1. Your name: Janetta Garton
2. Name of session: It Simply Isn’t the 20th Century Any More Is It? So Why Would We Teach as Though It Was? By Stephen Heppell
3. Conference strand: Preconference Keynote
4. Essential questions posed by the presenter or presenter team:
- If Germany, Korea, Japan, and India are not the leaders in car production, whilst the USA, China, India lead in cinema production, then which few counties will dominate learning in the 21st century, and why?
- We put 25 children in a room because they are born between 2 Septembers. We ring a bell and expect 1,000 teenagers to be simultaneously hungry. We teach biology, then ring a bell and teach technology but have a global shortage of bio-technologists…What other aspects of our learning lives are simple for convenience, but have not relationship to stands in effective learning?
- If a student was asked to define essential literacies for a teacher, what would he include?
- From the start, the power of technology was in its ability to connect people. People want to feel part of community; enjoy working at a distance but not synchronized; like having the ability to swap ideas, thoughts, and reflections. Sense of us-ness is what people love about the Internet, what is powerful. The Internet is about people sharing and communicating.
- Today, humans doing mindless jobs replaced with robots doing mindless jobs. We need smart kids now. Content is not king. Having stuff is not what it is about. (Copyright doesn’t sit well in our new world.)
- Technology has changed the world of learning, The monopoly is disappearing. There is a multiplicity of people providing learning and providing education. Home schooling is on the rise. Having a national curriculum dominate a country is no more. There will be so many options, schools will have to fight for the attention of students.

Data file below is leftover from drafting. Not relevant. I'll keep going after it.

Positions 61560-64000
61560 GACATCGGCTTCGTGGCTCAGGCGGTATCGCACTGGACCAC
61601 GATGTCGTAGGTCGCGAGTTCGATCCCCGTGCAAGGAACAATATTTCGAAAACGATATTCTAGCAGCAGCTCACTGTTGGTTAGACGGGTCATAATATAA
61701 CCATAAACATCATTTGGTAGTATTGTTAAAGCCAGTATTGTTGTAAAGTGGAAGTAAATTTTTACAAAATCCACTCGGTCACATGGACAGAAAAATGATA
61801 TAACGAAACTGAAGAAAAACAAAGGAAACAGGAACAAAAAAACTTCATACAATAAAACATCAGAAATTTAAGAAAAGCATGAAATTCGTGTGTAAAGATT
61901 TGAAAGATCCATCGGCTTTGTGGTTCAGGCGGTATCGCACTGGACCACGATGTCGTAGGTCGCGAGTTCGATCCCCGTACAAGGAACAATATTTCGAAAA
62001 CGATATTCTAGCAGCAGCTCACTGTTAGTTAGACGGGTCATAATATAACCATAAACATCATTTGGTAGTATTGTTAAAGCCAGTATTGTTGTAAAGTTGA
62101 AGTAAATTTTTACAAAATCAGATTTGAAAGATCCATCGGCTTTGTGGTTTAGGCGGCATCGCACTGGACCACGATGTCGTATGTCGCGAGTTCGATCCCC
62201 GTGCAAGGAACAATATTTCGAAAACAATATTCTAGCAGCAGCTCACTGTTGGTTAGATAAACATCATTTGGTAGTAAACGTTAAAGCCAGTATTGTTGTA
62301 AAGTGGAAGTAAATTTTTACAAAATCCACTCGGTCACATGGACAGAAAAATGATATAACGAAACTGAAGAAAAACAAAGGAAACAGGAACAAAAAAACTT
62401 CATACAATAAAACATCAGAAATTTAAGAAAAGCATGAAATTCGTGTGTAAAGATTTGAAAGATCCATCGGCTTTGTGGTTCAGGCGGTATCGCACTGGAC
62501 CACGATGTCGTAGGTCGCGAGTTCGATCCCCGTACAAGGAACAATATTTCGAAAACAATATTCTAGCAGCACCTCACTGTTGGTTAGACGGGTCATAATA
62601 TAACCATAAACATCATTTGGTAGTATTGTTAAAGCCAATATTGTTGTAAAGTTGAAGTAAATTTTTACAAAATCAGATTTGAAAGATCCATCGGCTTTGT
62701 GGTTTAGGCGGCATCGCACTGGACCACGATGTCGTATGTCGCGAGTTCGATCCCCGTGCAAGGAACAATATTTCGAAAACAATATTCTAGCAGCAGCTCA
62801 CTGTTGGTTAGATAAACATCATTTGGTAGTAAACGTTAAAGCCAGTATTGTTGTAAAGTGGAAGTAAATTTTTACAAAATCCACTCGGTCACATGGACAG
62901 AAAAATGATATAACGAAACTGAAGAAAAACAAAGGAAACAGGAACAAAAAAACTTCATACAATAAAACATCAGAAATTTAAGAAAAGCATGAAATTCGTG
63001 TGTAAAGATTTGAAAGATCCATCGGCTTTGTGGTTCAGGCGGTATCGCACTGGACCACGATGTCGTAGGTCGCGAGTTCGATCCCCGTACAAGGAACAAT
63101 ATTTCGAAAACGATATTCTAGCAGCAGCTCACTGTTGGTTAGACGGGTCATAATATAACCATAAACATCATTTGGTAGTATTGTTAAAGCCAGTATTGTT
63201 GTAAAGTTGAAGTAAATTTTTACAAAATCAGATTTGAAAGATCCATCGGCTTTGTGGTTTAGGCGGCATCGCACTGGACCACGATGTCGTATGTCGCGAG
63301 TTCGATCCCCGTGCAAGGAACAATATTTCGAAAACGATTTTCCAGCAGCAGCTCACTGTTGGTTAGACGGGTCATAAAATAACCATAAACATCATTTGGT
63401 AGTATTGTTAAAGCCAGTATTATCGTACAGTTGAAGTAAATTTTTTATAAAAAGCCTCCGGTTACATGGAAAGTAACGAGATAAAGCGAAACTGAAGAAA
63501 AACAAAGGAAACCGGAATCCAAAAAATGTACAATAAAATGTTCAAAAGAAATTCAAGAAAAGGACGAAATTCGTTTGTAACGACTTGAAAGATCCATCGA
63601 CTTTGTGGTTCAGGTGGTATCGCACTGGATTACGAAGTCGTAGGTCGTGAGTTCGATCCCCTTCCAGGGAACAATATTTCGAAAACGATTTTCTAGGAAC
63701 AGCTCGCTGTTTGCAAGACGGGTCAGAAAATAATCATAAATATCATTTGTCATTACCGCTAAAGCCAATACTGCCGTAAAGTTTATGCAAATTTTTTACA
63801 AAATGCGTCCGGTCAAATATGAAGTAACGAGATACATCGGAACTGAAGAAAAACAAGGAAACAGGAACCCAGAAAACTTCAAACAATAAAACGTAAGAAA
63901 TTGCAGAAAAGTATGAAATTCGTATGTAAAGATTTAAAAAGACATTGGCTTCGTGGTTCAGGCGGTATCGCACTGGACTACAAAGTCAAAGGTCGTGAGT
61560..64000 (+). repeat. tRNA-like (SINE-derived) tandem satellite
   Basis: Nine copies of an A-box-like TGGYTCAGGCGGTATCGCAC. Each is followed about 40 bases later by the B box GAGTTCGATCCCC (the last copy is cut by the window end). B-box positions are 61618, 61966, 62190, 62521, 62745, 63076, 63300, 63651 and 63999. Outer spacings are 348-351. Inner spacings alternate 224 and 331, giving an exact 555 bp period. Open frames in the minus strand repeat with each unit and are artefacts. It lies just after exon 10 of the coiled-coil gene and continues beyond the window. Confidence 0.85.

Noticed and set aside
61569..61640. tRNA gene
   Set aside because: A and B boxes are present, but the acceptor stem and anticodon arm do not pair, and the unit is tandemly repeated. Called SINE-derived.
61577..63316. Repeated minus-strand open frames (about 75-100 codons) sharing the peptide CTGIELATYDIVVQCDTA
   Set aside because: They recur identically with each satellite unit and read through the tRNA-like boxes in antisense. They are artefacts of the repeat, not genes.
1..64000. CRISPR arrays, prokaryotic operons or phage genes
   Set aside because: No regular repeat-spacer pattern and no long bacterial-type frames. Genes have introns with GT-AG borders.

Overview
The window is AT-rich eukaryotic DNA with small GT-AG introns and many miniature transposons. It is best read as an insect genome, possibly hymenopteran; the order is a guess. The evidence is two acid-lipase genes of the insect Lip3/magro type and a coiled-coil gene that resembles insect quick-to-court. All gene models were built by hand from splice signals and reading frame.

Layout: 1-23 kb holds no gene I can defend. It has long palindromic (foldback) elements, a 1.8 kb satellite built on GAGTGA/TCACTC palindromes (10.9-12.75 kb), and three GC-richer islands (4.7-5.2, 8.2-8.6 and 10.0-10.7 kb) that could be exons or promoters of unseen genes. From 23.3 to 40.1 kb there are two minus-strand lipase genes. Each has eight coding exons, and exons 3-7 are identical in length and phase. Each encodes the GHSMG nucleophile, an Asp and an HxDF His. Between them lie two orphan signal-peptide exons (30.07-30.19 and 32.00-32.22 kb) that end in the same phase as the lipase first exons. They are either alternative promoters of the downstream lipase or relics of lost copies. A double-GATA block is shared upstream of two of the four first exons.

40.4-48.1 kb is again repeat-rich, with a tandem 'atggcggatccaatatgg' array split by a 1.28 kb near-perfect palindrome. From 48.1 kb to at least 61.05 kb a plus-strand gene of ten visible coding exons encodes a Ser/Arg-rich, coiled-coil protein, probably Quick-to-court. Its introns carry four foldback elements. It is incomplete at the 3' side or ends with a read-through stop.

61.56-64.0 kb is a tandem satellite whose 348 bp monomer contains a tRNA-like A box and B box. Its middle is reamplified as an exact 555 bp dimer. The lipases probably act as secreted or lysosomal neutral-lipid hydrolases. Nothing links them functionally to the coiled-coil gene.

- Our factory modeled assumptions about learning (cells/bells) are gone. Democracy of learning is appearing in great school designs where we develop a sense of us, a bond. Schools/learning is going global. Learning communities of today build on mutuality and are flexible.
- What is happening in today’s economy could happen in education. Our new world is moving to perfect competition. “They” are disappearing. It is us, there is no they. Death of they and beginning of us. If we ignore this, education will face the same collapse as our economic system, a new model of learning is needed. The old model will disintegrate.
6. Questions you have after viewing the presentation: I don’t have any questions.
8. What did you gain from the session in terms of your personal professional development? This session made me think about how our concept of school is changing. It doesn’t have to be a building. It can be a virtual community. Knowing how and where to find the information is key. The practice of collaborating with others to create new understandings is more useful than working independently on the same problem in order to reach the same conclusion.
9. How will you apply the learning to your professional situation? This may include both “quick wins” and longer-term changes. I’m reassured that my efforts to make free, professional development resources available online for our teachers is important and a good use of my time.
I’ve submitted this reflection by leaving a comment on the session’s blog page that includes a link to this post. I’ve also completed a Salary Advancement Hours to earn 1.5 workshop points towards the District’s pay scale.